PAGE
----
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Mar 28, 2024


What You Should Know About Carbamazepine

What is Carbamazepine?

Carbamazepine is known as an anticonvulsant or “anti-seizure” drug. It is used to prevent seizures from occurring in people who may be predisposed to these events.

What are Seizures?

Seizures are episodes of uncontrolled electrical activity in the brain, which can present in a number of different ways. For example, an absence seizure presents similarly to daydreaming, and an individual will become unresponsive and “stare off into space”. On the other hand, tonic-clonic seizures (otherwise known as grand-mal seizures) are more visually apparent, and present as uncontrollable muscle movements as well as possible drooling, biting your tongue, and/or loss of bladder/bowel control.

Seizures can be very dangerous when left uncontrolled, and therefore medication management is always necessary when someone has been diagnosed with a seizure disorder.

Read about Types of Seizures

Rare but Serious Dangers of Carbamazepine

Stevens-Johnson syndrome (SJS) or toxic epidermal necrolysis (TEN)

These are serious skin conditions. They usually present with a rash and flu-like symptoms including a fever. SJS and TEN can be fatal if not caught and treated quickly. There are also serious drug reactions that can occur, such as “drug reaction with eosinophilia and systemic symptoms” (DRESS) which presents as a fever, rash, and can have involvement of various other organs. At any sign of a fever or rash when taking this medication, immediately seek medical attention.

Reduced red/white blood cell production

There is also the possibility of experiencing reduced white and/or red blood cell production while taking carbamazepine. This can be detected with blood tests, which is why it is important to get frequent bloodwork during the first few weeks of taking carbamazepine as well as regularly throughout the time you are on the medication.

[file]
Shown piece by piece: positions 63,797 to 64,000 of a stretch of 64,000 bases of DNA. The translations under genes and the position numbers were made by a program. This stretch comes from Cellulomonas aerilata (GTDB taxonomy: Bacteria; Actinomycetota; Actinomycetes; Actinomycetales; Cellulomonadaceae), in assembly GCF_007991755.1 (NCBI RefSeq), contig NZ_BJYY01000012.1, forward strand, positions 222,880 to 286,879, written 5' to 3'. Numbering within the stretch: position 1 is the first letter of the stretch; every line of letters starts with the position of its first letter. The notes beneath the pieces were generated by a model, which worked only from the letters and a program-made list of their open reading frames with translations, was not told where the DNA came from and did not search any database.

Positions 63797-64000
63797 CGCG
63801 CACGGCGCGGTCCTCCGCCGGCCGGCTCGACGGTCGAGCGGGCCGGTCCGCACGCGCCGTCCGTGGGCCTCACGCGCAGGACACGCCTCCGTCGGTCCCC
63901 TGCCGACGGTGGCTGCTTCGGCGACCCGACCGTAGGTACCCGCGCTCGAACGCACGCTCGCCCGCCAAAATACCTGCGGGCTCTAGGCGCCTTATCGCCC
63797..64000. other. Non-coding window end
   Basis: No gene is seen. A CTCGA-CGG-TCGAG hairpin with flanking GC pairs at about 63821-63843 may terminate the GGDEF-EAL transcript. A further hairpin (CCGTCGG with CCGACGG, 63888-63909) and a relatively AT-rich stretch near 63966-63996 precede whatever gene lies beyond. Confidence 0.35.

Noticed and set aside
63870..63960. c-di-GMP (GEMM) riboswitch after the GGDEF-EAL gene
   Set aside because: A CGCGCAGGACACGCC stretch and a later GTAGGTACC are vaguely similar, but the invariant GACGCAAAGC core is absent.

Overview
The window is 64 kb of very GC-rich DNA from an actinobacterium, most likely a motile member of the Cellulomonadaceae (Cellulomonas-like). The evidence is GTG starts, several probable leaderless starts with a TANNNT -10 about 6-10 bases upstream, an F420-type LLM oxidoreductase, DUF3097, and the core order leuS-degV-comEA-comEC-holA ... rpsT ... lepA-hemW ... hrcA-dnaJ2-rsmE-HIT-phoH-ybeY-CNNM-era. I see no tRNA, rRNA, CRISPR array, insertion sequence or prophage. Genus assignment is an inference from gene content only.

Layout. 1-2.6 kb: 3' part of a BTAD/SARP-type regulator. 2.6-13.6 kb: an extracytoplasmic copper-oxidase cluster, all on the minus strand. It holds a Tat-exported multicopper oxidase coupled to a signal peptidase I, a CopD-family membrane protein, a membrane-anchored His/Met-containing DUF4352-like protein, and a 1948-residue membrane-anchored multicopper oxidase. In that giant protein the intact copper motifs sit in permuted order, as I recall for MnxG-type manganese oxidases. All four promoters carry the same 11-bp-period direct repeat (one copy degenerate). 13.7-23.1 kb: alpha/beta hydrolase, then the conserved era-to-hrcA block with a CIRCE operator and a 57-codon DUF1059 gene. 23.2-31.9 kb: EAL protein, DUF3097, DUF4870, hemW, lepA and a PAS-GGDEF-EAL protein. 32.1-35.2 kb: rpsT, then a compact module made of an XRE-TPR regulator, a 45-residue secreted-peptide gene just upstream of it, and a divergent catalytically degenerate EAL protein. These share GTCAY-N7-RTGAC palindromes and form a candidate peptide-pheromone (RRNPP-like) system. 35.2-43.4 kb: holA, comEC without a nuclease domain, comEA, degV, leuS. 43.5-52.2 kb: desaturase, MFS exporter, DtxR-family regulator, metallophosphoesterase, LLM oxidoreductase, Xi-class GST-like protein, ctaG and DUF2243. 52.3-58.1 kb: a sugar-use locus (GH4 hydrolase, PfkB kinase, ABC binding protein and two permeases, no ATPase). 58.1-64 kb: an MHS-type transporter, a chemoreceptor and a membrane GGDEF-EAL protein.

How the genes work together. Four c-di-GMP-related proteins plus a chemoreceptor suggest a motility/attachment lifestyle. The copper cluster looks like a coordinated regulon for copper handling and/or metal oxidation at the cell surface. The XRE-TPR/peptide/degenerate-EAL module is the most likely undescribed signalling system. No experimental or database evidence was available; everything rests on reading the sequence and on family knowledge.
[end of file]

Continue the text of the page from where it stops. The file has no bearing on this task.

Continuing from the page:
Typical Side Effects of Carbamazepine

Side effects with carbamazepine are relatively common, especially during the first few weeks of taking the medication. Because of this, the medication is typically started at a relatively low dose and increased slowly if tolerated well.

The most common side effects experienced while taking carbamazepine include:

  • Nausea
  • Vomiting
  • Poor muscle control/unsteadiness
  • Dizziness
  • Drowsiness

Drugs That Interact with Carbamazepine

Many medications cannot be taken at the same time as carbamazepine. This is usually due to either carbamazepine increasing or decreasing the concentration of the other drug in your body, or vice versa. It can either increase the concentration of the medication to toxic levels or decrease its effectiveness in your body.

Some of the medications that are absolutely contraindicated with carbamazepine use include:

  • Monoamine oxidase inhibitors (MAOIs)
  • Nefazodone

There are many, many more medications that interact with carbamazepine. Be sure to speak with your healthcare provider about any and all prescription medications, over the counter medications, and supplements you may be taking before you start taking carbamazepine.

Can I Take Carbamazepine if I Am Pregnant or Breastfeeding?

No, carbamazepine should not be taken during pregnancy. The drug crosses the placenta from the mother’s blood to the fetal blood. Its use during pregnancy has been associated with fetal malformations, including spine, brain, and heart defects. You should inform your healthcare provider if you are pregnant or planning to become pregnant while on carbamazepine.

There is less of a firm boundary with breastfeeding while taking carbamazepine. The medication is excreted in breastmilk. However, it is not thought that there are serious long-term risks involved with infant exposure to carbamazepine in breastmilk. It is a decision between you and your healthcare provider if you choose to breastfeed despite the potential risk of carbamazepine exposure to your infant.

  1. Focal Onset Aware Seizures (Simple Partial Seizures). (2022). Retrieved 1 October 2022, from
  2. Tegretol (carbamazepine) – Access data FDA-Approved Drugs [Internet]. [Amended 09/2015; accessed 11/2022].

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